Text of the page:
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3.  Why is there no audio (metronome sound) on the instructional units?       Back

Originally, there was a click track on every unit.  In the early days when about three bands in the whole world were using RhythmBee, Marcy Zoffuto would mute her computer so the kids had to provide the audible pulse with no assistance except for the visual cues.  Her rationale was simple.  She simply said, "It works better."

Of course, she was proven to be right about that - as she was about most things.  The program not only works better with no sound, the click track version is not even a close second.  Here are some questions that we had to address in analyzing the benefits of visual versus aural tempo cues.

  1. I we think no aural cues is best, why have we used the metronome in ensemble rehearsals for so long and with such a good result?
    • We all used the metronome to our advantage in the practice room for "woodshedding" those difficult spots, so the use in the rehearsal room is a natural progression.
    • Because there was nothing better for establishing and maintaining tempo while the director tended to other matters, we employed the metronome - often amplified to a dangerous decibel level.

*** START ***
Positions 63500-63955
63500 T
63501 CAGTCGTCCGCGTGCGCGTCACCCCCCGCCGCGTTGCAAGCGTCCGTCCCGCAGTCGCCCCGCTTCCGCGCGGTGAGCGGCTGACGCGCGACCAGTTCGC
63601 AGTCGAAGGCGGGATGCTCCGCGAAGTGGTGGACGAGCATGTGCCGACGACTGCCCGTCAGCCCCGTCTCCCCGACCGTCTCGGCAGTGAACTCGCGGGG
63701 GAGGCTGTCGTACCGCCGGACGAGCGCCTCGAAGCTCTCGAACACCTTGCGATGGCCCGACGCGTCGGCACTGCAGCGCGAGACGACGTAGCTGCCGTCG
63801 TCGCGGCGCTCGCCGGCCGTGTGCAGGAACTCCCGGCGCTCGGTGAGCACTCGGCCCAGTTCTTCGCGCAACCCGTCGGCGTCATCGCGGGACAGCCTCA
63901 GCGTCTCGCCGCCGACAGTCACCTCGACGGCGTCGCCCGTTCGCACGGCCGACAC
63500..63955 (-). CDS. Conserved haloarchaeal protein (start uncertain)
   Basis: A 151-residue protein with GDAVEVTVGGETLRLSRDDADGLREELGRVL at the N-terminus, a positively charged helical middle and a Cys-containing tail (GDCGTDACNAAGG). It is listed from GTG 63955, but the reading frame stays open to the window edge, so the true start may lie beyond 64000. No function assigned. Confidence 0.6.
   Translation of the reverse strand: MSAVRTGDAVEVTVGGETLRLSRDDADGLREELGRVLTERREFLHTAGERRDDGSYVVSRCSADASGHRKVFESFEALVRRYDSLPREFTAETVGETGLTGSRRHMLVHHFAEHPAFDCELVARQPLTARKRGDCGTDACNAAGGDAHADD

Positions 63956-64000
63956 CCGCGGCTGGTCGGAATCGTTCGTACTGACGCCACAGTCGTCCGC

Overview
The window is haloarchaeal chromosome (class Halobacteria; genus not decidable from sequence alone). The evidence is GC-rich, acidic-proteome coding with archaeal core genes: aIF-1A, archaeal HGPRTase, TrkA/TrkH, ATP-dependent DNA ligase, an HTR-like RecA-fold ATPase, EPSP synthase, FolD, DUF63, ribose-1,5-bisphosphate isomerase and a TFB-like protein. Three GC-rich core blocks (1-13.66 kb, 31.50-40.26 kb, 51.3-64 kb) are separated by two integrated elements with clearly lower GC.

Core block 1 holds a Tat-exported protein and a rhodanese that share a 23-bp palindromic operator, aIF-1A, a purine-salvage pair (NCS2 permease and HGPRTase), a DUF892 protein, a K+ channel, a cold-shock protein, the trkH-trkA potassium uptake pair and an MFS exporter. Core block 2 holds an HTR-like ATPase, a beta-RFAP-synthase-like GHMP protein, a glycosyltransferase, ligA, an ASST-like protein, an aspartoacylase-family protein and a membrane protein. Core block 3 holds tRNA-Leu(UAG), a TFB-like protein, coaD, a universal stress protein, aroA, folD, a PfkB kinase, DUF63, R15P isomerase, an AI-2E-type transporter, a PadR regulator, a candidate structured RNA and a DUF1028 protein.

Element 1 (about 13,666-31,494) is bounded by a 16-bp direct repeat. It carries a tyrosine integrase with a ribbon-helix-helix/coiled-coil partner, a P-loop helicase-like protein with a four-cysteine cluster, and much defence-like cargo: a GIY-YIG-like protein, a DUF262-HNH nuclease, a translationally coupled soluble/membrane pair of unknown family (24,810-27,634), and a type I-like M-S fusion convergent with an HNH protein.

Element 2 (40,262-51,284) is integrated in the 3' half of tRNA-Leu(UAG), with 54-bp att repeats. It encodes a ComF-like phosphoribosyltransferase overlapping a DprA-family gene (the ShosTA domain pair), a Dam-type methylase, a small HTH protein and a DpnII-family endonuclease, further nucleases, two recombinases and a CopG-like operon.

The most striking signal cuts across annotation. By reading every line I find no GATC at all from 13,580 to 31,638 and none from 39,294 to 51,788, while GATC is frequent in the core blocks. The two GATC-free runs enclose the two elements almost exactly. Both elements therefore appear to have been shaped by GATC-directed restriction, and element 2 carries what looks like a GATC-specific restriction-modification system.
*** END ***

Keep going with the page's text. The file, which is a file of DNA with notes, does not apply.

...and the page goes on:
• In starting beginners, it is easy to establish that tempo with an aural cue.
      • However, we are also teaching them to keep their eyes on their music, to listen for the beat, and often we are also teaching poor posture as they focus on the world behind their own music stand.
  2. What is different now if we believe that a metronome is not the best way to establish and maintain a rehearsal tempo.
    • Easily produced and easily projected animation makes it possible for a visual tempo cue to establish and maintain tempo in even our beginning classes.
    • Maestronome, our virtual conductor, is the result of this line of thinking.
  3. On a day to day basis, do we want students to acquire tempo visually or aurally?
    • Of course, we want both senses to be active.  But in the event of a discrepancy between what they hear and what the conductor is indicating, we want them to go with the conductor.
  4. When the ensemble drags or rushes, do we want each individual student to go with what they hear or to exert their personal influence to maintain the correct tempo?
    • Of course, we depend on some students maintaining the tempo and exerting their positive influence on the rest.
    • Ensembles that cannot hold tempo result from individuals feeling powerless to influence the ensemble even when they are staring right at the conductor and know that the ensemble is not with the visual tempo established from the podium.
      • Empowering every individual - not the entire ensemble as a group - to counter the ensemble's rushing tendency is the solution to this situation.
      • It is startling to discover how quickly such a situation can be righted.  (Call or email Dr. Green about this one.)